I’ve been doing CW Academy for about 4 weeks now—I’m officially at the half-way point. We’ve got most of the letters/numbers, and we’re starting to move into prosigns and typical QSO lingo. Having recently gotten my end-fed antenna back up at my house, I saw a SOTA spot on 40 meters last night, Keith KR7RK on CW. I figured I’d give it a shot!
Well, I’m 3 sessions into CWOps CW Academy, with the fourth happening tonight. So far, I’m really impressed. I’ve got a great advisor, and having some structure and accountability to learning morse code is really moving things along.
OK, so saying “DCP Paddle” is redundant. “DCP” stands for “Dirt Cheap Paddle.” While this paddle is inexpensive compared to a lot of morse/CW paddles out there, I would definitely not call it “cheap.” It is exquisitely designed and expertly machined by Doug W6AME of American Morse Equipment. I don’t remember where I first heard about his paddles and keys, but I knew I had to have one as soon as I saw it. The DCP is the least expensive paddle he makes (hence the name) but doesn’t lack quality. I have a pretty tight budget for my ham activities and equipment, so I was holding off on getting one until I really needed it.
It sounded quite dandy to go ahead and jump into the CW Academy materials and start practicing that way. But I just haven’t done it. Without the accountability of weekly class meetings, it just hasn’t been enough of a priority. But the need and desire to learn is still there! I see all of these SOTA and POTA spots popping up on CW and badly wish I could join in. So an idea popped into my head.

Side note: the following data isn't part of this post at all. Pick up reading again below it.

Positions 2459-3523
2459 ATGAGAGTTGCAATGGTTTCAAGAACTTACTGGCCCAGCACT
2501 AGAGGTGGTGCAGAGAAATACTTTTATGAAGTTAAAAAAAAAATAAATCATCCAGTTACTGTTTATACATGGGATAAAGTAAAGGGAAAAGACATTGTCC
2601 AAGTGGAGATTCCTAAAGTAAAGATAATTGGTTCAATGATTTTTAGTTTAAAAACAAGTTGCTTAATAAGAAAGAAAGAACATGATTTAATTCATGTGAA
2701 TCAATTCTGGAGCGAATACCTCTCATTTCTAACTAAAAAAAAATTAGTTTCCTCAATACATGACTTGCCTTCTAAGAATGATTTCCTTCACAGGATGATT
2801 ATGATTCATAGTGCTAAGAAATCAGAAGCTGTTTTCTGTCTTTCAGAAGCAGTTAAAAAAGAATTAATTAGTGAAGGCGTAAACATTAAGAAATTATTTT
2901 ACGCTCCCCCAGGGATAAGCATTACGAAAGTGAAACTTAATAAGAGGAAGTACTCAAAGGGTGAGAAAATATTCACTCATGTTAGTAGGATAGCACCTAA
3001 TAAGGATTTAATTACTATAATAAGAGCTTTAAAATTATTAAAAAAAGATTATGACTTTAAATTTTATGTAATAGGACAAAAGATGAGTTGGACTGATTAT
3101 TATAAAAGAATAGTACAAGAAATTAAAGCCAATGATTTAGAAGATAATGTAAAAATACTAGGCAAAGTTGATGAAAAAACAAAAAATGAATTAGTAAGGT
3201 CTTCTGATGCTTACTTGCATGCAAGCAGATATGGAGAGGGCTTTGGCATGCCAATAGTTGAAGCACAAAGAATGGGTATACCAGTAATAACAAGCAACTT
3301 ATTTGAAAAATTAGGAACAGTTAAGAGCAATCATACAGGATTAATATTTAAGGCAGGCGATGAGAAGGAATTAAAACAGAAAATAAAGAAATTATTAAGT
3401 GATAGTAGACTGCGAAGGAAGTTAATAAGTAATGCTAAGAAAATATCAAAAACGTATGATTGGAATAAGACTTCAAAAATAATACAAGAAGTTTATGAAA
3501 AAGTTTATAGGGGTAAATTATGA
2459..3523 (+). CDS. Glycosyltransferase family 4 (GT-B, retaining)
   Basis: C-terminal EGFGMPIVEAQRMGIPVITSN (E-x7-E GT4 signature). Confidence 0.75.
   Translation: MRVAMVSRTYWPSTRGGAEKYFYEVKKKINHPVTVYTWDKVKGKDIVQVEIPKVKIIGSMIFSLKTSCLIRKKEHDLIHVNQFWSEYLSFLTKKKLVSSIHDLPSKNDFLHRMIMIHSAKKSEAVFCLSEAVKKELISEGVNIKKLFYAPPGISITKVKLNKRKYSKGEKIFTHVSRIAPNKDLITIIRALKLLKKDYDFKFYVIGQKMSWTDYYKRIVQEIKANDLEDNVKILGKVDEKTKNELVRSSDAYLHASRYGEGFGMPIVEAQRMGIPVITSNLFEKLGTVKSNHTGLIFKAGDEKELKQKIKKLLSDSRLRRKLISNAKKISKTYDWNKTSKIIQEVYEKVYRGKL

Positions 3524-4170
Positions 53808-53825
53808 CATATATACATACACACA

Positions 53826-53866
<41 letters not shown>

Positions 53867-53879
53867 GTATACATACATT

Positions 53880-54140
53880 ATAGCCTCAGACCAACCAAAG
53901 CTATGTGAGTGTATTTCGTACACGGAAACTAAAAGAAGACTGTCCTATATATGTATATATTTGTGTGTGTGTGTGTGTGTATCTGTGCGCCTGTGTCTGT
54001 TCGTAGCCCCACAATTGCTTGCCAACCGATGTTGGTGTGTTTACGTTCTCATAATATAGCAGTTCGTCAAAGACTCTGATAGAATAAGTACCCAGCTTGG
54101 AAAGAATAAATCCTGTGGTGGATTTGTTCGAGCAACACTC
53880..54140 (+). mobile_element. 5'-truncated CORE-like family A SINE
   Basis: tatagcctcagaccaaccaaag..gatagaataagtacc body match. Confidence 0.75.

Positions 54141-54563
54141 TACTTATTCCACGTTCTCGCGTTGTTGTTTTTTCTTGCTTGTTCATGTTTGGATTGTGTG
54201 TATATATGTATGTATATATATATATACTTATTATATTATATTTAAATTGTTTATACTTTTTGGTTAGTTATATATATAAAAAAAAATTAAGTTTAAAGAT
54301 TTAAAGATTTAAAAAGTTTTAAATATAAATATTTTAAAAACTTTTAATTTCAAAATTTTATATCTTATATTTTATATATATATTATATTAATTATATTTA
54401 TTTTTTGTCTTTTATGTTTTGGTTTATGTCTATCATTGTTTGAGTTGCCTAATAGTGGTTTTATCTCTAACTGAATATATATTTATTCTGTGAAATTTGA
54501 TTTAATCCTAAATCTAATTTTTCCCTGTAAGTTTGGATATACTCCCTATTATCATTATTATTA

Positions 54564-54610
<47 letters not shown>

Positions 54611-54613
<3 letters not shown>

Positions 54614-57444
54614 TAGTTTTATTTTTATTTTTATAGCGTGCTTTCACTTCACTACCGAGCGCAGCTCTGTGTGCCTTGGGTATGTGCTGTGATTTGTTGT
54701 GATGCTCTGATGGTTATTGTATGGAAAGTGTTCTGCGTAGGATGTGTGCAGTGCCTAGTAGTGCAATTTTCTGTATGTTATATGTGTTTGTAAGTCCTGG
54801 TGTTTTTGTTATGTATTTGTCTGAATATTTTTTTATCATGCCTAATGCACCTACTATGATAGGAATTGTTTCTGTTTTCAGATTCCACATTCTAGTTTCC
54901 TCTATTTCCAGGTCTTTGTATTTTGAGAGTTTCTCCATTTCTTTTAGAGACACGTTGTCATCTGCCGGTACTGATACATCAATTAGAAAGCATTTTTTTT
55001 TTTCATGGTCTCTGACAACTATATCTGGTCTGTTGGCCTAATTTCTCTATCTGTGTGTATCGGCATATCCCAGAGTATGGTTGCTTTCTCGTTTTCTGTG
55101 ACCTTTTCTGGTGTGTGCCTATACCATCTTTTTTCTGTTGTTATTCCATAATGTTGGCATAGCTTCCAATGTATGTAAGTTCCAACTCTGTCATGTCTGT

For a very long time—even before becoming a ham—I’ve wanted to learn Morse code. As a child, this “secret” code fascinated me. As I grew older, the fascination remained. As a geeky adult wanting to get in to ham radio, it was a barrier to entry. Then, getting my general class amateur radio license in 2015, my interest was renewed, even though it was no longer a necessity.
The magic of radio has always been just that for me—magic. I know how it works, a lot more so than I did before studying to get my ticket. But it’s still magic. So in my amateur radio journey so far, I’ve looked for ways to maximize the magic. And there are so many ways to do this in the hobby. To me, one of these is CW (Continuous Wave) operation, using Morse code. Continue reading →